How does an electrophoresis device work?

Electrophoresis is an analytical method in which a controlled electrical current is used in order to separate biomolecules according to their size to electric charge ratio, using a gelatinous matrix as the basis. When a mixture of ionized and net-charged molecules are positioned in an electric field, they experience an attractive force towards the pole that has opposite charge, allowing some time for positively charged molecules to move towards the cathode (negative pole) and those positively charged will move towards the anode (positive pole).

Gel electrophoresis is used in laboratories to classify and measure proteins or nucleic acids. After careful preparation, the samples are charged to one end of the gel, an electric current is applied, and the samples run to the positive end of the tray.

When did this technique begin to be used?

Electrophoresis began in earnest with the work of Arne Tiselius in 1931, and new separation processes and chemical analysis techniques based on electrophoresis continue to be developed in the 21st century. Tiselius, with the support of the Rockefeller Foundation, developed the “Tiselius apparatus” for motion limit electrophoresis. The method extended slowly until the advent of effective zone electrophoresis methods in the 1940s and 1950s, which used filter paper or gels to support the support media.

In the 1960s, gel electrophoresis methods became increasingly sophisticated, making it possible to separate biological molecules based on tiny physical and chemical differences, helping to boost the rise of molecular biology. Gel electrophoresis and related techniques became the basis for a wide range of biochemical methods, such as protein fingerprints, Southern hybridization and similar transfer procedures, DNA sequencing, and many more.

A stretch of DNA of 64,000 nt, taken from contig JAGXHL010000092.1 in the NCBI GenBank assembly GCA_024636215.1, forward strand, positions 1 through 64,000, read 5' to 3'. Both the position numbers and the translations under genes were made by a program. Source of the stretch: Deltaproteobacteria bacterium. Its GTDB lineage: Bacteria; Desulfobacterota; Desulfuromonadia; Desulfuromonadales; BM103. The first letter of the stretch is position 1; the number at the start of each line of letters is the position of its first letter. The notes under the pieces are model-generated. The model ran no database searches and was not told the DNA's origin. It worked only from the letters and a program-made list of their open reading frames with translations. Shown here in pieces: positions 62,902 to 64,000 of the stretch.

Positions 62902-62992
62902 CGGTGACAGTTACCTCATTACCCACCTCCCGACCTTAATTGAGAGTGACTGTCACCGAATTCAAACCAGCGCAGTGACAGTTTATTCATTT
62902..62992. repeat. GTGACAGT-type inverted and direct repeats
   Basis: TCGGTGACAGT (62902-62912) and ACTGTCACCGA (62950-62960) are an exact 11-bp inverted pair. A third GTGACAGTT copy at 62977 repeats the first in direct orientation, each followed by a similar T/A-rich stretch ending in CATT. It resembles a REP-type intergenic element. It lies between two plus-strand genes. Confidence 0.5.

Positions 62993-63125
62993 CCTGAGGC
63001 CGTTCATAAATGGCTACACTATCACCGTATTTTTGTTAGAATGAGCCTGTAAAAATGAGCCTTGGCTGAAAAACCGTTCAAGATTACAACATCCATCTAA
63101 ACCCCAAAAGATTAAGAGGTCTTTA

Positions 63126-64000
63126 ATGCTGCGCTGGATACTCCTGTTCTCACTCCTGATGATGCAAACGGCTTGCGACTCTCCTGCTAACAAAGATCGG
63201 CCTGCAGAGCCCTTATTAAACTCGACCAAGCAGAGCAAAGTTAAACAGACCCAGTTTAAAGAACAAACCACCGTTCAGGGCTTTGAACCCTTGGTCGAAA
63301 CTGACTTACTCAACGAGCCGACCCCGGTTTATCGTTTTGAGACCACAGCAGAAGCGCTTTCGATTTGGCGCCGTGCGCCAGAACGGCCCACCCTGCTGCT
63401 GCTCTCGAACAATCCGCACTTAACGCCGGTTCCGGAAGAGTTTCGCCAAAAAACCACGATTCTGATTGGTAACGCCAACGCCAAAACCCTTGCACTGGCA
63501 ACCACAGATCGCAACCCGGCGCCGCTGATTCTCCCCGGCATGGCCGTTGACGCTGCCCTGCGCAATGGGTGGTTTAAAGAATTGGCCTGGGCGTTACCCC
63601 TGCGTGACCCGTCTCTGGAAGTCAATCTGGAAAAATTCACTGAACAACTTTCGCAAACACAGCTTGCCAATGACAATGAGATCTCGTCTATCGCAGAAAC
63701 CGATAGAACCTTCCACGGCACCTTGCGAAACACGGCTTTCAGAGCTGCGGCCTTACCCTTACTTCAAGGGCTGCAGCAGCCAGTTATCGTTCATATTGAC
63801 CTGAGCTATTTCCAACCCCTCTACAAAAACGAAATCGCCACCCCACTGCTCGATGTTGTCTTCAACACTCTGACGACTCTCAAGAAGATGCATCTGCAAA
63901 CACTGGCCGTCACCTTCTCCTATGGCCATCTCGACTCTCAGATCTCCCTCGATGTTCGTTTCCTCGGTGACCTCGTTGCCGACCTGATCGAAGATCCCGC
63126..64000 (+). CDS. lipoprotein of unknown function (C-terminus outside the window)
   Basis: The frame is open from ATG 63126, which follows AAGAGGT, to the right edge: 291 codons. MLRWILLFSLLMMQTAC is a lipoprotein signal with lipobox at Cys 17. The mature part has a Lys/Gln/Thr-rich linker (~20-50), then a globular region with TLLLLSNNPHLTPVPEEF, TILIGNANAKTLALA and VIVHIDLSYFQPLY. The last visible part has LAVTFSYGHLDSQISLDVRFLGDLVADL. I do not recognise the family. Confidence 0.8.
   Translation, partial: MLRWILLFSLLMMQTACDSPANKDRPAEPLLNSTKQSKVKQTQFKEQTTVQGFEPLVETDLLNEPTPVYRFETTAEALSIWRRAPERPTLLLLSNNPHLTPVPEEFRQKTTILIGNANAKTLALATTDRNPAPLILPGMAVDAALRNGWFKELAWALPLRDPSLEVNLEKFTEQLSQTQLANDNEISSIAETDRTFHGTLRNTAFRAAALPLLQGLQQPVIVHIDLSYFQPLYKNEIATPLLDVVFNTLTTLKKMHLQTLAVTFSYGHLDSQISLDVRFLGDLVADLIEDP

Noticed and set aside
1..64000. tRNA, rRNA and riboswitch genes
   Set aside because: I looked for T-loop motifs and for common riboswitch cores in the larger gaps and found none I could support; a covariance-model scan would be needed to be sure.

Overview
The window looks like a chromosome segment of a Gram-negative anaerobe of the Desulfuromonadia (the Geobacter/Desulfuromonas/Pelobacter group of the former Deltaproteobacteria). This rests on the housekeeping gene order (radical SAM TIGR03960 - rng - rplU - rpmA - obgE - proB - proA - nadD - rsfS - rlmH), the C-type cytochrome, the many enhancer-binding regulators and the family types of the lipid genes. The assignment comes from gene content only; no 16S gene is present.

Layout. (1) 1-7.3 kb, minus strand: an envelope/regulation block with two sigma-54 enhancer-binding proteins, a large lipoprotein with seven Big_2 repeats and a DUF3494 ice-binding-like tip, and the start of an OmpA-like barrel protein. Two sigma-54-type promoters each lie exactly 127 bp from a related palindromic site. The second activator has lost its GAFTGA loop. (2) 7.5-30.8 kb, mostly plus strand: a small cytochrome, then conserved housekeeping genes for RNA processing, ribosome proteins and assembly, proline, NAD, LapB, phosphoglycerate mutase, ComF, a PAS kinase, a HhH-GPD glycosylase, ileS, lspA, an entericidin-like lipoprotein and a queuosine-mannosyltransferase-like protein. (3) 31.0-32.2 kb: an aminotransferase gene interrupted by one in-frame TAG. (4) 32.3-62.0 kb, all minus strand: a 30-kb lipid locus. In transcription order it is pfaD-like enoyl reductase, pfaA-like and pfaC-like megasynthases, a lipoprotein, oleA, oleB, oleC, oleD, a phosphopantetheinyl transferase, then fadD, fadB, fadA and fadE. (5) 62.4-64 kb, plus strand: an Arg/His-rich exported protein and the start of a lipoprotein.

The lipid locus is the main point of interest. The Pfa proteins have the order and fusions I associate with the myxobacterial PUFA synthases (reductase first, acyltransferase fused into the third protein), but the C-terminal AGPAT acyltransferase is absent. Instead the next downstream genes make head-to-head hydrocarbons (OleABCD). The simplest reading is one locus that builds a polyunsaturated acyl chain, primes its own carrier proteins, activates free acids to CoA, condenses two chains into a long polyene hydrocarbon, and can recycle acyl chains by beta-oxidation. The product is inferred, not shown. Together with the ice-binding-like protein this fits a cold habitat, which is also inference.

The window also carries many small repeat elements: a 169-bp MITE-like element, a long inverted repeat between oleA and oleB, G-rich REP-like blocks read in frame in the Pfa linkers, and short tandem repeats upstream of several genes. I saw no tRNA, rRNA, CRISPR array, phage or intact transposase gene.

How does electrophoresis equipment work?

An electrophoresis device is a device that allows the separation of mixtures of particles with electric charge in solution, taking advantage of the different migration speed when an electric field is applied (electrophoresis). It is also used for the separation of DNA and proteins. With 4 outputs, the device has 4 measurement levels: from 0 to 500 mA, between 0 and 400 V, and from 0 to 1 mA between, 0 and 200 V.

Agarose gel electrophoresis is a procedure used in several areas of Biotechnology, it is an analytical procedure used in research, biomedical and forensic laboratories. Of the types of electrophoresis that exist, agarose gel electrophoresis is the most common and widely used method.

It is a separation method frequently used to analyze DNA fragments generated by restriction enzymes, PCR and is a convenient analytical method to determine its size in a range of 500-30,000 base pairs. It can also be used to separate other biomolecules such as dyes, RNA and proteins. There are different types of agarose gel electrophoresis but horizontal electrophoresis is the most commonly used to separate DNA molecules in agarose. Other types, such as vertical electrophoresis, are used to separate proteins and use polyacrylamide gels.

A current source is connected to the electrophoresis apparatus and an electric current is generated. The charged molecules of the sample will enter the gel through the wall of the sowing well. Molecules with a negative charge will migrate to the positive electrode (anode) while molecules with a positive charge will migrate to the negative electrode (cathode).

The buffer serves as a conductor of electricity and controls the pH, which is important for the stability of biological molecules. As the DNA has a negative charge at neutral pH it will migrate through the gel to the positive electrode during electrophoresis.

What considerations should you consider when applying this technique?

As with any scientific procedure, the possibility of human error and other sources of error exists and should be taken into consideration when interpreting the results. Taking into account the following: contamination of the sample Problems in the gel, loading of incorrect samples, problems in the electric current and problems in the visualization.

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